For some Americans less familiar with refugee issues, Saturday’s shooting in Pittsburgh may have been the first time they’d heard of HIAS, a global Jewish nonprofit that is one of nine resettlement agencies that partner with the US government to assist refugees. Founded in 1881 to help Jews fleeing pogroms in Russia, HIAS largely aided Jewish refugees fleeing persecution through the 20th century. More recently the group has expanded its work to assist non-Jewish refugees, and to work to help refugees around the world, wherever they are.

When Robert Bowers opened fire in the Tree of Life synagogue Saturday, killing 11 people and wounding six, he was apparently driven by anti-Semitism, but had also expressed rage online specifically against HIAS, spouting conspiracy theories that the organization “like[d] to bring in hostile invaders to dwell among us.”

That rage has been devastating to those doing the work.

“It’s both shocking and confounding, because it’s just such a twisting of the narrative we know to be true, which is that this is our obligation, and really everybody’s obligation,” says Rabbi Rachel Grant Meyer, director of education for community engagement at HIAS. “We’re in a time of incredible polarization in this country, where there has been a real uptick in hate speech, and that hate has been allowed to foment. This is a really tragic result of the moment that we’re in, but it also points to a patent misunderstanding of what our moral and ethical and religious obligations really are.”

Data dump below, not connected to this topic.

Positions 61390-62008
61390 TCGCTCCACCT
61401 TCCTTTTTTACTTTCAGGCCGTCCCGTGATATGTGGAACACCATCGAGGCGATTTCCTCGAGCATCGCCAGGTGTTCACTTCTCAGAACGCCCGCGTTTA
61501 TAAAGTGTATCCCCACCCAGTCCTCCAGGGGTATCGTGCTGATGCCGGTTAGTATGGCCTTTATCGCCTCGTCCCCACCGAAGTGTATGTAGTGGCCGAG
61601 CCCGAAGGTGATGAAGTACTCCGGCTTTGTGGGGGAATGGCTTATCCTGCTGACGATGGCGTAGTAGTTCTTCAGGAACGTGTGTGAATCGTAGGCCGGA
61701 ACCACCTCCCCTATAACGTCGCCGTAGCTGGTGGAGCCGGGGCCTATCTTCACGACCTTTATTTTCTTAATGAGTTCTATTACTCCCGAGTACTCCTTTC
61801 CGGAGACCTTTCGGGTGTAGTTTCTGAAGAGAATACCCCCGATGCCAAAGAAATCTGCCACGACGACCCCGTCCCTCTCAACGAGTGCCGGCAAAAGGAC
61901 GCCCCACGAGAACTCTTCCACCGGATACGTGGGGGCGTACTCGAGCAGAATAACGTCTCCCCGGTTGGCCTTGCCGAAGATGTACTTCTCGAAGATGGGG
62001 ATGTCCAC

Those obligations have deep roots not just in Judaism, but in all three of the Abrahamic traditions, says Mehnaz Afridi, director of the Holocaust, Genocide, and Interfaith Education Center at Manhattan College in New York (and who happens to be, as she notes, a Muslim woman heading a Holocaust center at a Catholic college). 

“For all three traditions, the stranger, the refugee, the wayfarer – they’re part of all the sacred scripture,” says Professor Afridi, citing numerous specific instances in the Torah, the New Testament, and the Quran where that obligation is spelled out. “We’ve all been strangers in lands, and I think that faith groups have always tried to help immigrants.” There’s a Syrian student on campus, Afridi notes, who has been helped by Muslims, Jews, and Catholics in his journey.